Recently I wrote a letter to the editor of this newspaper, wherein, I summarized my unsuccessful effort to ascertain the depth of the teacher attrition rate in the Hicksville School District. If the replacement rate for teachers is the same as the "turnover rate" for business managers, the district is in serious trouble.
In September 1997, Deputy Superintendent for Administration Bob Durso, who served as business manager, announced his retirement. He agreed to stay with the district until the end of the year to train Frank Fiumano who had been hired as the new business manager. In August 1999, Mr. Fiumano resigned and Bob Durso was rehired on an interim basis until a suitable replacement could be found. In the early part of the year 2000, Diane McWilliams was hired to replace Mr. Durso. She resigned in less than one year. Her replacement was Robert McKeen who is currently serving as "interim administrative liaison." His title implies that he will be leaving soon.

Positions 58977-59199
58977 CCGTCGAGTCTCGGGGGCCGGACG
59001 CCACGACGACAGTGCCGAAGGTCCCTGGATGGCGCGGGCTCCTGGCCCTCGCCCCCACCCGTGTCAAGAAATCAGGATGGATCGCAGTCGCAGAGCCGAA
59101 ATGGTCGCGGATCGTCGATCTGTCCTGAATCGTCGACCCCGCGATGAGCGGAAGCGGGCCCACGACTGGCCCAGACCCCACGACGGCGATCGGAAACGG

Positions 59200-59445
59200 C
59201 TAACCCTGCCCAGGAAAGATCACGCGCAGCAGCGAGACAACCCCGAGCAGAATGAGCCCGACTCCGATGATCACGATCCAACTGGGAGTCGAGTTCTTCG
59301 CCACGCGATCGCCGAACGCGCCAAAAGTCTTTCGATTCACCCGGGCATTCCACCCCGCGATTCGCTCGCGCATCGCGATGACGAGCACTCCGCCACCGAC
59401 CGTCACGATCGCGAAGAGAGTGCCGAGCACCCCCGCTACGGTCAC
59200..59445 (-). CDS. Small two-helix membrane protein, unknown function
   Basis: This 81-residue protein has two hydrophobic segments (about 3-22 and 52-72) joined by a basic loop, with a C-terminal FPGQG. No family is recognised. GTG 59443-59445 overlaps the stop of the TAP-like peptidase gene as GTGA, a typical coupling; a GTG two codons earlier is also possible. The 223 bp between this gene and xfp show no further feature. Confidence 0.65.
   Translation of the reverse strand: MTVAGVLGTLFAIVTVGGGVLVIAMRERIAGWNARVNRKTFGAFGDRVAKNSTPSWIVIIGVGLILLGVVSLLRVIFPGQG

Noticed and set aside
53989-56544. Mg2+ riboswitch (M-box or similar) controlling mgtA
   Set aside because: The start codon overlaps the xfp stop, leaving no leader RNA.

In approximately three years the position of business manager has been vacated four times. Those who held this "well paid position" were all qualified and competent administrators who appeared to be performing well above standards. Why did they choose to leave? Were there personality conflicts with senior administrative staff? It was rumored that one feared being made a scapegoat for the mistakes of others.
I was present at the most recent school board meeting in the high school auditorium. Many teachers were also in attendance. The interaction between some board members and teachers left no doubt that a great deal of animosity exists between the Hicksville Congress of Teachers and the administration/school board. The root cause of this mutual feeling of distrust and ill will runs much deeper than the current labor contract stalemate.
The members of the school board better wake up and face the district's employee relation problems before our once great school system is completely destroyed.
Thomas J. Walsh